The Emilia-Romagna region in Northern Italy is one of the richest in Europe, known for its high-end car manufacturing. While Emilia-Romagna is one of the most economically successful regions in Europe, it is also one of the most cooperative regions in the world. Nearly two of every three of its 4.5 million citizens are members of a cooperative. Cooperatives support around 30% of the region’s GDP, making it a stellar example of a large-scale cooperative economy. As with Mondragon Cooperative Corporation in Spain, the cooperative economy is strongly bolstered by networked relationships which also make cooperatives more resilient in economic crises. Learn more by watching the prezi below.
ABOUT THE AUTHOR
Mira Luna is a long time social and environmental justice activist, community organizer and journalist, working to develop an alternative economy. She co-founded Bay Area Community Exchange, a regional open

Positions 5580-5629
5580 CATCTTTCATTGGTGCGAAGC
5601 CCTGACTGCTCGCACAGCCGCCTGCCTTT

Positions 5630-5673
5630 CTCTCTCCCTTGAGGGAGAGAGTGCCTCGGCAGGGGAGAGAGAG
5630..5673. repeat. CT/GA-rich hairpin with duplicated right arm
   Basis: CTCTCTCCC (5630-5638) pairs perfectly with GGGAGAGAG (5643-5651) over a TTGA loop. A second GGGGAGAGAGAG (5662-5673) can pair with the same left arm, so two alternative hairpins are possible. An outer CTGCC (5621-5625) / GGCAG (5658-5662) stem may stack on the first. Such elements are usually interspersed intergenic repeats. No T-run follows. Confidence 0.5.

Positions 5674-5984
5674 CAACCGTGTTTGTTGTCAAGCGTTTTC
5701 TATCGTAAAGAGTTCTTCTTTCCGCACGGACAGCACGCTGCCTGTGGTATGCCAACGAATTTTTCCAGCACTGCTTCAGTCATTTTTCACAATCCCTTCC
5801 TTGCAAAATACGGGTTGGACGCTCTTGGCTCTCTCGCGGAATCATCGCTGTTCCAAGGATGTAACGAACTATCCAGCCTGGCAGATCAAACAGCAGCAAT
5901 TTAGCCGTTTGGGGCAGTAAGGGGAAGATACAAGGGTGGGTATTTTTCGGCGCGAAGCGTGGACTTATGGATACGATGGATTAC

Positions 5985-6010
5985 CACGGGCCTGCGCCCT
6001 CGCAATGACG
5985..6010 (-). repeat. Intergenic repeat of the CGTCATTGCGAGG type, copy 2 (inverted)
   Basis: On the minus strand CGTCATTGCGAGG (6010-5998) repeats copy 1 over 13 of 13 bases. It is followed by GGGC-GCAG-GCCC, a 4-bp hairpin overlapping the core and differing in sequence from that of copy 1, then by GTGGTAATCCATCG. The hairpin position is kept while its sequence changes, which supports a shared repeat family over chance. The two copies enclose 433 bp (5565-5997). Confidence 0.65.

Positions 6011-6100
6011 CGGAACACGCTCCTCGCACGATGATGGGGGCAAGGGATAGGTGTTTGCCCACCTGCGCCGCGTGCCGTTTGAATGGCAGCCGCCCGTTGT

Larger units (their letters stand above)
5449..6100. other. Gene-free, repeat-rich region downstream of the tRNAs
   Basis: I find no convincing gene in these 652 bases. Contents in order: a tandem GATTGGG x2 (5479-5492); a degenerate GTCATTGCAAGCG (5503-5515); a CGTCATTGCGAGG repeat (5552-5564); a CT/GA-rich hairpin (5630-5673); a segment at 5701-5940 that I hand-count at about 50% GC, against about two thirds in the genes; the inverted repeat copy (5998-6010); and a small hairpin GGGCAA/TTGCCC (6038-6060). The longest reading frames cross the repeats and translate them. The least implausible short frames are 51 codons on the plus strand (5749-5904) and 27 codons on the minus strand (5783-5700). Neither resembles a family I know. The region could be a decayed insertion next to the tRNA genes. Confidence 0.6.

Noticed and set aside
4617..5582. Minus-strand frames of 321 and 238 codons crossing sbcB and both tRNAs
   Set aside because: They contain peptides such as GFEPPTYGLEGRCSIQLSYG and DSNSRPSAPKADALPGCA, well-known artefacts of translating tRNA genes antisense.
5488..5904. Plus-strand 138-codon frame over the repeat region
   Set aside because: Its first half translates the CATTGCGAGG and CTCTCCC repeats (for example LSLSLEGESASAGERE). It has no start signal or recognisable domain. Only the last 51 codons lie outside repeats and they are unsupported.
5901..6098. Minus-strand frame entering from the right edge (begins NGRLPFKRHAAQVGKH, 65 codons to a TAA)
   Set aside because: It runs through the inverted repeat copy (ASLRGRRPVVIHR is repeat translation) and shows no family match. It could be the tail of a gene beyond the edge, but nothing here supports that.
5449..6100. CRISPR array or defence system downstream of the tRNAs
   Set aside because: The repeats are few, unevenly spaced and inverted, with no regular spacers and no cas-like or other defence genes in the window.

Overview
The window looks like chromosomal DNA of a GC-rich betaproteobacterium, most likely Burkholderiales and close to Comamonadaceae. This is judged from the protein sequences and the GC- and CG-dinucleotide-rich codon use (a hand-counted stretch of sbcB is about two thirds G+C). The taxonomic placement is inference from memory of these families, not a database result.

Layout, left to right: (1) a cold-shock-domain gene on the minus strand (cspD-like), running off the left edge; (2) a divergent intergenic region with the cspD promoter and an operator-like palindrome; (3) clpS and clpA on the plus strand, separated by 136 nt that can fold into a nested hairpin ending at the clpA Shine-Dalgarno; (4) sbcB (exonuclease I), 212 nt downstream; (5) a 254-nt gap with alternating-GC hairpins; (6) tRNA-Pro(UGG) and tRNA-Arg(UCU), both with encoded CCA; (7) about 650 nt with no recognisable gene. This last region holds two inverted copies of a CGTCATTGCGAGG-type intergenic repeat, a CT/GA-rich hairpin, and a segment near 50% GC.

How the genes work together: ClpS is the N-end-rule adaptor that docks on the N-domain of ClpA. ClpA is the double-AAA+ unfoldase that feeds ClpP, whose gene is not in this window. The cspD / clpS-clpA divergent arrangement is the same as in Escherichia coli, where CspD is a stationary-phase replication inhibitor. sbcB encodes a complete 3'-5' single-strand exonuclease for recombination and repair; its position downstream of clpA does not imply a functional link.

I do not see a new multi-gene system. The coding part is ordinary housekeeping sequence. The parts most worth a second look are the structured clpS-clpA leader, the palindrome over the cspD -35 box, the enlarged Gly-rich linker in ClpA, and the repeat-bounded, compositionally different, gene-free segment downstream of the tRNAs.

Mira Luna is a long time social and environmental justice activist, community organizer and journalist, working to develop an alternative economy. She co-founded Bay Area Community Exchange, a regional open source timebank, the San Francisco Really Really Free Market and JASecon, and has served on the boards of the Board of the San Francisco Community Land Trust and the Chiapas Support Committee and currently serves on the boards of the US Solidarity Economy Network, and Data Commons Cooperative. She coordinated the Bay Area Participatory Budgeting Tour, the first Homestead Skillshare Festival in San Francisco, the Festival of Grassroots Economics in Oakland, and volunteered for the Network of Bay Area Worker Cooperatives. As a certified bodyworker, she had been involved with several low cost or free community healing clinics. She was program coordinator and adjunct faculty for New College's Activism and Social Change program after graduating from its Culture, Ecology and Sustainable Community program with an emphasis in Activism and Social Change. She also completed a BA in Environmental Studies from the University of Oregon. In a previous life, Mira successfully fought a national nuclear waste dump in Texas (her home state) as a community organizer and then state legislative analyst and helped pass legislation in San Francisco to implement the Precautionary Principle and Sweatfree purchasing. Having studied ecological agriculture and permaculture, she volunteered with community gardening organizations in CA and Mexico. She now believes change starts in your community from the bottom up, in collaboration.